FIG. 6C illustrates a field of visibility determined based on the plurality of lines projecting from the point. The subset defined by lines 626-632 that do not intersect with other objects in the environment of drop-off area 604 may define an extent of space 636. Specifically, the extent of space 636 may be the respective field of visibility to point 614. The field of visibility 636 may be defined as the extent of space between lines 626 and 632. The field of visibility 636 may extend further than shown in FIG. 6C (i.e., lines 626 and 632 may be longer and the shaded area therebetween may extend further down than shown in FIG. 6C). A sensor or observer placed within the field of visibility 636 may have a clear line of sight to point 614 and may thus be capable of scanning point 614 and the surrounding area/volume, assuming the sensor is positioned/oriented to account for any sensor blind spots.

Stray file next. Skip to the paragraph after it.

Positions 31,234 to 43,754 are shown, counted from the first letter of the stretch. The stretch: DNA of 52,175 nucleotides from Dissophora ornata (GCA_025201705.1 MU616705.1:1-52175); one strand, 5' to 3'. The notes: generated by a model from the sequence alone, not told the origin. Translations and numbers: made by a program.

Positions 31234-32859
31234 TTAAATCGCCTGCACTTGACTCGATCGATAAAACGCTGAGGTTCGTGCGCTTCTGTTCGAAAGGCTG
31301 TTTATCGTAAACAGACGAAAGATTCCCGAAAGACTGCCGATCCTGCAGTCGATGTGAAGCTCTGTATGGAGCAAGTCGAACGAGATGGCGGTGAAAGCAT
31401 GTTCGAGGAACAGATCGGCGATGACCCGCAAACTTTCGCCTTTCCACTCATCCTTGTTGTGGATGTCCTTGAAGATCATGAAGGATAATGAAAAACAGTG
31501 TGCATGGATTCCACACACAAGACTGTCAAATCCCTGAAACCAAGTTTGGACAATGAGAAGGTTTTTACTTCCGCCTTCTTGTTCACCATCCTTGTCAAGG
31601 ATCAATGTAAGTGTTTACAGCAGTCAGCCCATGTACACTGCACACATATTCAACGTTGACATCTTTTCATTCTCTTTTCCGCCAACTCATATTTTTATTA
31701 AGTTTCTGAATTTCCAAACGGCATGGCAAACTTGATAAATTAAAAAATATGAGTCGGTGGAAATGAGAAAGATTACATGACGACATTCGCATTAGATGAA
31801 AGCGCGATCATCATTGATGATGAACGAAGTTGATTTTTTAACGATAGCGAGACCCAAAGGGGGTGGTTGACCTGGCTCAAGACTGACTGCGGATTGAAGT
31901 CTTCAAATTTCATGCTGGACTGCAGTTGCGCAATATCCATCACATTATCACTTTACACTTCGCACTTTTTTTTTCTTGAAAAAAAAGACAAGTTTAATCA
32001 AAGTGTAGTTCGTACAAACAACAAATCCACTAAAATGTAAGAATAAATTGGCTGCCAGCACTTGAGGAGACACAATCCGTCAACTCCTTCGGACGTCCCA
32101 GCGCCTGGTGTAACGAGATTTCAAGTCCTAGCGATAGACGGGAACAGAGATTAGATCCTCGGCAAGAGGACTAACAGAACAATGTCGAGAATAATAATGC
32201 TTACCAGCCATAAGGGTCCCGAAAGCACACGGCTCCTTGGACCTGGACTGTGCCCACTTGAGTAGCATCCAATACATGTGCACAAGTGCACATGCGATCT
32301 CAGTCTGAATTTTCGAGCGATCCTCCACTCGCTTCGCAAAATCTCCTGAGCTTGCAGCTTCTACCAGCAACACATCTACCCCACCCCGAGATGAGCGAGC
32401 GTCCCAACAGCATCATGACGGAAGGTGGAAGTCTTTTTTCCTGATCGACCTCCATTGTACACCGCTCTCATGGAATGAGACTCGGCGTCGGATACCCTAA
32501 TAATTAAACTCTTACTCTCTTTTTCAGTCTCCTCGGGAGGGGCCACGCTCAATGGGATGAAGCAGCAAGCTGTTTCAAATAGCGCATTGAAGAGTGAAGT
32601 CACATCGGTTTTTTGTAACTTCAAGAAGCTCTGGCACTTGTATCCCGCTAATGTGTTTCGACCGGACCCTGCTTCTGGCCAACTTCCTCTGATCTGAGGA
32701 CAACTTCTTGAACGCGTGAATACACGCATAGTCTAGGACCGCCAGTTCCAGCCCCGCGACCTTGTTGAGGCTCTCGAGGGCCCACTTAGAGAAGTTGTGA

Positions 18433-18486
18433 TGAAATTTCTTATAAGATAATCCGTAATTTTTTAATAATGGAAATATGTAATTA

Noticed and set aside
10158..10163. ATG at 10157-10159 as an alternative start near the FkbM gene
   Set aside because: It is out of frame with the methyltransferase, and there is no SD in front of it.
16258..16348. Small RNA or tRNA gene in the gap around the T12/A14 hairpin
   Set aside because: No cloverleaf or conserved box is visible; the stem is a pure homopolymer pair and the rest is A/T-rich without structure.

In some embodiments, the plurality of lines 622-634 may be determined in parallel. For example, a predetermined number of lines may be projected radially outward from point 614 at particular angular intervals. The subset of lines that do not intersect with other objects in the environment of the drop-off location 604 may be used to define an extent of space. Additional lines may be projected radially outwards from point 614 within and around the extent of space defined by the subset of lines. These additional lines may be projected at smaller angular intervals to perform a fine-grained obstacle detection analysis within the extent of space. Based on the fine-grained obstacle detection analysis, the extent of space may be narrowed or widened to define the field of visibility.